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Does the number of days of rest between series matter?

Both the Orioles and Royals will have four days of rest before the beginning of the ALCS, so it won't matter in that series. Does it have much influence in who wins playoff series?

Andrew Weber-USA TODAY Sports

The ALCS is set, with Kansas City starting off at Baltimore for the chance for either team to return to the World Series for the first time since the 1980s. In this era of 24-hour sports stations, newspapers, and web outlets, no shortage of air time and ink (real or virtual) will be dispensed on this series. In this case, with each team getting four days of rest, it should be a moot point. The question remains, however -- do teams benefit from having more days of rest than their opponent?

It started with this very tongue-in-cheek tweet:

Yes, this is indeed deep analysis (***very*** important note -- Brandon is one of my favorite people on Twitter), and one of the distinctive features of Beyond the Box Score, chosen by Sporting News as one of the 200 must-follows on Twitter during the postseason, is our insistence on diving into the data to see what it shows. This table shows three different dynamics -- did the team with the better record win the LCS, did the home team win and did the better-rested team win:

Better Home Rested
AL 12-6-1 12-7 10-4-5
NL 9-10 7-12 2-11-6
Total 21-16-1 19-19 12-15-11

Third digits indicate teams were tied. Click here to see a Google Docs spreadsheet with all the information.

Better-rested teams didn't appear to have much more success overall. There is a clear difference between the leagues, for which there could be any number of reasons. It's pretty clear -- being the better team trumps being the home team, which trumps being the better-rested team.

As recently as 2012 the Tigers swept the Yankees in the ALCS, while the Giants required all seven games to defeat the Cardinals. Going into the World Series the Tigers had five days of rest compared to only one for the Giants, allowing the Tigers to rest their players, set their rotation, and scout the Giants to their heart's content.

The Tigers were swept.

As long as there are platforms that allow people like me to bloviate endlessly on every facet of the game, and as data collection improves and dissemination of that data becomes broader, every single factor will be explored to death in searching for that one nugget that might explain why Team A will defeat Team B. This leaves aside one important fact -- there never is one thing that causes a team a win as opposed to a whole range of things, some of which will receive more attention than they deserve.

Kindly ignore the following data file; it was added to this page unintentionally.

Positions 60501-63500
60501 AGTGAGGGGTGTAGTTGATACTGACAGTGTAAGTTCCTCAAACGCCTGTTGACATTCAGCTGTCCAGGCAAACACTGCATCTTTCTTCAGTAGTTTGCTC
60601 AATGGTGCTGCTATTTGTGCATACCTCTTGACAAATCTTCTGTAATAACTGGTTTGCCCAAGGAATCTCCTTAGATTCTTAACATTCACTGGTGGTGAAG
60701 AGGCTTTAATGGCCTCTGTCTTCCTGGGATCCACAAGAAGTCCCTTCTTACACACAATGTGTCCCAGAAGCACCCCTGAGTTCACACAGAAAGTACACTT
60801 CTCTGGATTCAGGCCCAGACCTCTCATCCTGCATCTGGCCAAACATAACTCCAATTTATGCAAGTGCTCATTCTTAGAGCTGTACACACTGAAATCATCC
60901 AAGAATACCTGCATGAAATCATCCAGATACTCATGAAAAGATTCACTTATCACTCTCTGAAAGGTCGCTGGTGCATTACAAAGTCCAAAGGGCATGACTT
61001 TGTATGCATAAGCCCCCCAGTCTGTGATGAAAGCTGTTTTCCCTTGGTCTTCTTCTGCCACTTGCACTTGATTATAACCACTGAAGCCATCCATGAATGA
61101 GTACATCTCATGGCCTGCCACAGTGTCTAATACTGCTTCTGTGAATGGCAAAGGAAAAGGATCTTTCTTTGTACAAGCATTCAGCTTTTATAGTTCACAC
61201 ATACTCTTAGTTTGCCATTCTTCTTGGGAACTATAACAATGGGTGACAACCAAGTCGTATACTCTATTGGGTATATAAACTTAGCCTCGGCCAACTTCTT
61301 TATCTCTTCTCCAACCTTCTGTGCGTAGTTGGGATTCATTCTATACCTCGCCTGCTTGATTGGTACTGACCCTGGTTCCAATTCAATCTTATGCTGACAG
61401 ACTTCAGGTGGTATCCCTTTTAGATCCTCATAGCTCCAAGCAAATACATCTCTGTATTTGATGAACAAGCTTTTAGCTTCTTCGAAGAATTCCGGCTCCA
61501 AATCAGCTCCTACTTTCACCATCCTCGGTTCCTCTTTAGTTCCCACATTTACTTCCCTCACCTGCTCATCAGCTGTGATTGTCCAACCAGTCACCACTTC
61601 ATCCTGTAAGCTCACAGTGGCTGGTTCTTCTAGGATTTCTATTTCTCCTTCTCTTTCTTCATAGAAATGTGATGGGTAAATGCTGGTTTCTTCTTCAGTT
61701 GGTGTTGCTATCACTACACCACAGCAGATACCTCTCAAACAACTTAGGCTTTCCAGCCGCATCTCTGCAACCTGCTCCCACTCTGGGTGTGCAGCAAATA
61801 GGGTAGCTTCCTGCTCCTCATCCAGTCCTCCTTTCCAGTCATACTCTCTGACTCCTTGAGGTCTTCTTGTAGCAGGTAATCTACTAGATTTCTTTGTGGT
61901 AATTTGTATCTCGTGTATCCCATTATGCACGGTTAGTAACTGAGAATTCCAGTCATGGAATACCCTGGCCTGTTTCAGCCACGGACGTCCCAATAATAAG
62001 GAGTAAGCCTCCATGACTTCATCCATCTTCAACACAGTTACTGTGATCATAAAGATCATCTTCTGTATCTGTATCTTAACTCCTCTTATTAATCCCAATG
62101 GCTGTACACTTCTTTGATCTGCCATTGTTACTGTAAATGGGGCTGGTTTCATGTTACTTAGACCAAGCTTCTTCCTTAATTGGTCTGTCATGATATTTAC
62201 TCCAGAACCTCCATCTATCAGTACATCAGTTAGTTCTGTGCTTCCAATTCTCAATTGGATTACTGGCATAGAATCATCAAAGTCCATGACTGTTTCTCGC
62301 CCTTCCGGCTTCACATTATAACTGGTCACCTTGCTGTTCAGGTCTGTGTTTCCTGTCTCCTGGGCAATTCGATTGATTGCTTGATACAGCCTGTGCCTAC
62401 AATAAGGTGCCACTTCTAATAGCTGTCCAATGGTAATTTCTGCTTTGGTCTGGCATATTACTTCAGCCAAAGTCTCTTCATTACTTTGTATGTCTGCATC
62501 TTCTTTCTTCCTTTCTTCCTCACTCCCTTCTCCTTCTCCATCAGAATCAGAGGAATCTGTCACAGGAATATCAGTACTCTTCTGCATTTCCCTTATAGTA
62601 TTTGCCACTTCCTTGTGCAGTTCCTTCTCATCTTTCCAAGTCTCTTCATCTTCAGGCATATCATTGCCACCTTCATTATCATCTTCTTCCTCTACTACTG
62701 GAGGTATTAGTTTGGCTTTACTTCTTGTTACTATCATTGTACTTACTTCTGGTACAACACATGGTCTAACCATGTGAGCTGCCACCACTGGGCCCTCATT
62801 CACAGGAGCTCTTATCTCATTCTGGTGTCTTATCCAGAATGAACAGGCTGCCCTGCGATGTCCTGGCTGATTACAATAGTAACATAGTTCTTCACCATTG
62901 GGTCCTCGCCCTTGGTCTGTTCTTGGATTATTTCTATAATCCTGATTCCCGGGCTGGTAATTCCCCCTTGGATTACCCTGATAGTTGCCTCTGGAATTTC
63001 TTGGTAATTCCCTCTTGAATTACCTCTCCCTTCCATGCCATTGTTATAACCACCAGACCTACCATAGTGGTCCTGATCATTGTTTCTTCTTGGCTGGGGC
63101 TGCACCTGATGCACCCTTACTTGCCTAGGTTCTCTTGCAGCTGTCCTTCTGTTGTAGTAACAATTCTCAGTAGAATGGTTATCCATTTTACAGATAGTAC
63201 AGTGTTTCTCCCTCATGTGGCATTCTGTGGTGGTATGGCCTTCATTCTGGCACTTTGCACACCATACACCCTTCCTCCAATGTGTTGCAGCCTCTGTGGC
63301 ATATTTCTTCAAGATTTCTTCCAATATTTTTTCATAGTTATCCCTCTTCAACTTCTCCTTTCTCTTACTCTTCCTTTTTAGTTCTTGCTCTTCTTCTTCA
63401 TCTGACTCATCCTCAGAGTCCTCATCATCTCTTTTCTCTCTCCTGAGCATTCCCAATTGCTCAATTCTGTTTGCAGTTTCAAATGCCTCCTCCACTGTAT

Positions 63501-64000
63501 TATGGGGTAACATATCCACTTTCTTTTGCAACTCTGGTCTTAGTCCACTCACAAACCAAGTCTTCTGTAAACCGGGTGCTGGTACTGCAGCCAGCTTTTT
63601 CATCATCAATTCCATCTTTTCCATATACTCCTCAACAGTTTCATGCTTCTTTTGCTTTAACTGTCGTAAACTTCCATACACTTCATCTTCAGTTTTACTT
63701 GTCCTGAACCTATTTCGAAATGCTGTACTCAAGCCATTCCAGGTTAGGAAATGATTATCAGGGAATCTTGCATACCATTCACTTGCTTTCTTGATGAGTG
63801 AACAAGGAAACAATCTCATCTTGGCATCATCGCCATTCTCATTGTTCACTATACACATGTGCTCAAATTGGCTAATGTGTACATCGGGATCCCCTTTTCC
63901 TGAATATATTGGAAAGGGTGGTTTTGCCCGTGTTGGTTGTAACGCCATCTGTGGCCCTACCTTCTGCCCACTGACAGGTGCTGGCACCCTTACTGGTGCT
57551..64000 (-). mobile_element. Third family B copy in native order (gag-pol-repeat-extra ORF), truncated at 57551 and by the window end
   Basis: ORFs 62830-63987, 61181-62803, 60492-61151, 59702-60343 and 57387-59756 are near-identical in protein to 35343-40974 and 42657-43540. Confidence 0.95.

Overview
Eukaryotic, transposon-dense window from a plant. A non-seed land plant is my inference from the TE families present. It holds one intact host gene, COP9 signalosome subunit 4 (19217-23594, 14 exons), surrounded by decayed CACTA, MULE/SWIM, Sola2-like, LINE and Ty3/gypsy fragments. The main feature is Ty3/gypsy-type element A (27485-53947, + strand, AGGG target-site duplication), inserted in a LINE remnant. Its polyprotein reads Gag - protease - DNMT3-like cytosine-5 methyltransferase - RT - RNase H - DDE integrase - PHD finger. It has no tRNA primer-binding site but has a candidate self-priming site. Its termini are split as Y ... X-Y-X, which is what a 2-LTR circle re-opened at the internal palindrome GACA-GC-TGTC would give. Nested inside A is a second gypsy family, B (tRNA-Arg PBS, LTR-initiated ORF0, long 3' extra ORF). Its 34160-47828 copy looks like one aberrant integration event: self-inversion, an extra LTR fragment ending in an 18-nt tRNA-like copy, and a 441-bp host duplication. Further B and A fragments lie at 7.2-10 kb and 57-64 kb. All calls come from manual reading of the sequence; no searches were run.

For the ALCS the lines are already being drawn -- the Orioles have the most home runs in the AL and the Royals the least, whereas the Royals have the most stolen bases and the Orioles the least, a classic power vs. speed matchup that will be beat to death. Left unsaid is the most important factor, runs scored, with the Orioles scoring 4.3 a game and the Royals 4.0 -- a difference, to be sure, but not a huge one. Both teams can score runs and just take different paths in how they're scored. By the same token, both teams are right next to each other in runs allowed, showing they know how to pitch, and both have outstanding bullpens.

When teams play different styles it makes for intriguing matchups, and this one should be good. What will be the determining factor in victory? Who knows, I certainly don't, and in this case, I can categorically state it won't be days of rest, since it will be the same for both. It probably won't stop people from mentioning it though.

. . .

All data from Baseball-Reference

Scott Lindholm lives in Davenport, IA. Follow him on Twitter @ScottLindholm.